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[bctt tweet=”There is no harm in trying. Do not be afraid of failure, keep trying – Michelle Orlendo” username=”SheLeadsAfrica”]

Natural hair, especially 4c textured hair, styled in a simple yet luxuriant look has been frowned upon by many. We often hear people classifying it as an unkempt and unruly look. However, Michelle Orlendo, is changing that perception daily one head at a time. Michelle is seeing to it that as many women in Kenya transition and embrace the beautiful and natural look as possible.

Tired of chemically and heat treating her hair, which had lost volume, and inspired by the fact that African women were rocking their natural hair and slaying, the 23-year-old Michelle woman embarked on a journey of being a naturalista.

The big chop

Michelle Orlendo went for the big chop in July 2015, to the chagrin of many. She had shoulder-length, flowing heat-treated hair, an ideal look for many. As she began her journey slightly over a year ago (on 25th November, 2015), Michelle vowed to involve other women. She especially targeted young girls who would aspire to go natural but lacked the motivation and/or guidance.

The journey ahead was full of trials, criticism, moments of almost giving up and a lot of doubts. However, it began with the opening of a Facebook page dubbed “Nywele Chronicles”, (Nywele is hair in Swahili).

Michelle invited her friends to like the page initially. Only a few liked it, but the fan base gradually picked up through her consistency in giving what the audience wants.

The Nywele effect

A few months after her big chop, Michelle’s hair grew tremendously and ladies started asking questions. Michelle describes her hair as a reflection of her soul, and her hair was glossy and really kinky —in every sense of African amazing kinky.

Questions came pouring in, people wanted to know what Michelle applies, how she styles it and protective styles they could use. With every question came the realisation that she could start a blog. Michelle thought to move away from only posting pictures on her social media platforms, but also write reviews of the products she used and how she styled her hair.

michelle-orlendo-2From it’s inception, Nywele Chronicles gained a huge amount of followers who genuinely wanted a smooth transition from chemically treated hair to natural hair. Michelle became a hair consultant of some sort. Ladies would approach her to feel her hair and request her to cater to theirs the same way. Her glorious mane turned heads in school, Moi University, as people started calling her by her page’s name, Nywele Chronicles.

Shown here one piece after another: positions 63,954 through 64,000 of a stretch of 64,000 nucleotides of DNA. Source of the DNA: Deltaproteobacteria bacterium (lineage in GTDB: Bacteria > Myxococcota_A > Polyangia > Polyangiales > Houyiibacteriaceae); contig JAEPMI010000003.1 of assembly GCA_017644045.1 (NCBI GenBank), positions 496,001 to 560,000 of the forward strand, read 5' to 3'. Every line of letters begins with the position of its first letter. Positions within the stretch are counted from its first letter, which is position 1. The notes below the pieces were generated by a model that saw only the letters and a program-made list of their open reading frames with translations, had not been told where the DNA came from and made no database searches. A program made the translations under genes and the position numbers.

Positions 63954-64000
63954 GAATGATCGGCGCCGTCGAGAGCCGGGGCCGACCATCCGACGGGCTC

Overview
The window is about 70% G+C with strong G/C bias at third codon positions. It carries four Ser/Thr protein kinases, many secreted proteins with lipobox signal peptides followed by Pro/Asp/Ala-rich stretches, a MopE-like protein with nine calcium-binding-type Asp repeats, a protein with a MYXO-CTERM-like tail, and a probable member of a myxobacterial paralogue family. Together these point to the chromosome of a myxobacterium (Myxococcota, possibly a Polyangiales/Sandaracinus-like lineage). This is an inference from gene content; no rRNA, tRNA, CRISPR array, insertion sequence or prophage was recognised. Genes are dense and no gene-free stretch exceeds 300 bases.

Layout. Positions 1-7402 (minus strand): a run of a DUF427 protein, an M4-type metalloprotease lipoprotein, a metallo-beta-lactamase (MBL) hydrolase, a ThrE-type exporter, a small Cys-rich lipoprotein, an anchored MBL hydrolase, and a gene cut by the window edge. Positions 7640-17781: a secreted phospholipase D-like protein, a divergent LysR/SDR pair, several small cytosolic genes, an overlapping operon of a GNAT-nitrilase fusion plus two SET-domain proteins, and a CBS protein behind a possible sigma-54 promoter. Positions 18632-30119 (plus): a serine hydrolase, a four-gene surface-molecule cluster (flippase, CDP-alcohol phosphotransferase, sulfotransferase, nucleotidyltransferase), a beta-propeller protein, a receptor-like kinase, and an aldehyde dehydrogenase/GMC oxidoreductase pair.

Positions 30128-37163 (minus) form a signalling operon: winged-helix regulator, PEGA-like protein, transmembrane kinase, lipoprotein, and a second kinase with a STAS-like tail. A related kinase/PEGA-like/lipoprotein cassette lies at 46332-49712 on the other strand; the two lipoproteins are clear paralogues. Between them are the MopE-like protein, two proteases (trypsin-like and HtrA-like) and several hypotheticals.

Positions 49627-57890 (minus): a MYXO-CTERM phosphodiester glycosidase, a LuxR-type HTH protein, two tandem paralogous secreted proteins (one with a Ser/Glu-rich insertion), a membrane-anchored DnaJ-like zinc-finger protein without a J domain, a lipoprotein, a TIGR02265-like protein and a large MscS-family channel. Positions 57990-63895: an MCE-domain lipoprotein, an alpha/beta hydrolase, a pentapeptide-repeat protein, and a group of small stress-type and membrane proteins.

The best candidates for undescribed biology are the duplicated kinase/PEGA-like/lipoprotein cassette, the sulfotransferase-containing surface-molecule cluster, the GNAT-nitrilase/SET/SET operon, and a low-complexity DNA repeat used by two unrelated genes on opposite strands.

“It has not been an easy journey to keep my focus on updating my social media pages, getting the time to do tutorials amongst other things.” Michelle says. “I’d have given up were it not for my passion and the strong support system I have.” This is how Michelle Orlendo persevered through the challenges to get to the one year mark.

Aiming to encourage women to love their natural hair

Michelle hopes to have her own products that cater to African-textured hair in the market, in a span of less than 5 years. With a salon to her name and a degree in Trichology —a branch of dermatology that deals with the scientific study of the health of hair and scalp— a consultancy will come in handy.

With her experience, Michelle always looks at people’s hair and analyses it even before touching. She can easily tell hair that lacks moisture, too much heat treatment and malnourished hair.

[bctt tweet=”Michelle Orlendo stays motivated by the fact that Nywele Chronicles will soon be a business” username=”SheLeadsAfrica”]

Now in her final year studying Actuarial Science, Michelle Orlendo stays motivated by the fact that she will soon be turning Nywele Chronicles into a business. Aiming to encourage women to love their natural hair is her tag line. This is being actualised as Michelle is helping transitioning women to wear their natural look, and feel glamorous while at it, through Nywele Chronicles.

She further adds that the initiative has really helped build her confidence and esteem. Going natural has made Michelle appreciate herself holistically and opened a new window through which she views herself.

To everyone that wants to venture in the formally perceived ‘not-so ideal’ courses and activities Michelle Orlendo says;

“If you feel like the timing is right to do anything that you want to do, go ahead and do it. Forget what people will say and do it. There is no harm in trying. Do not be afraid of failure, keep trying.”

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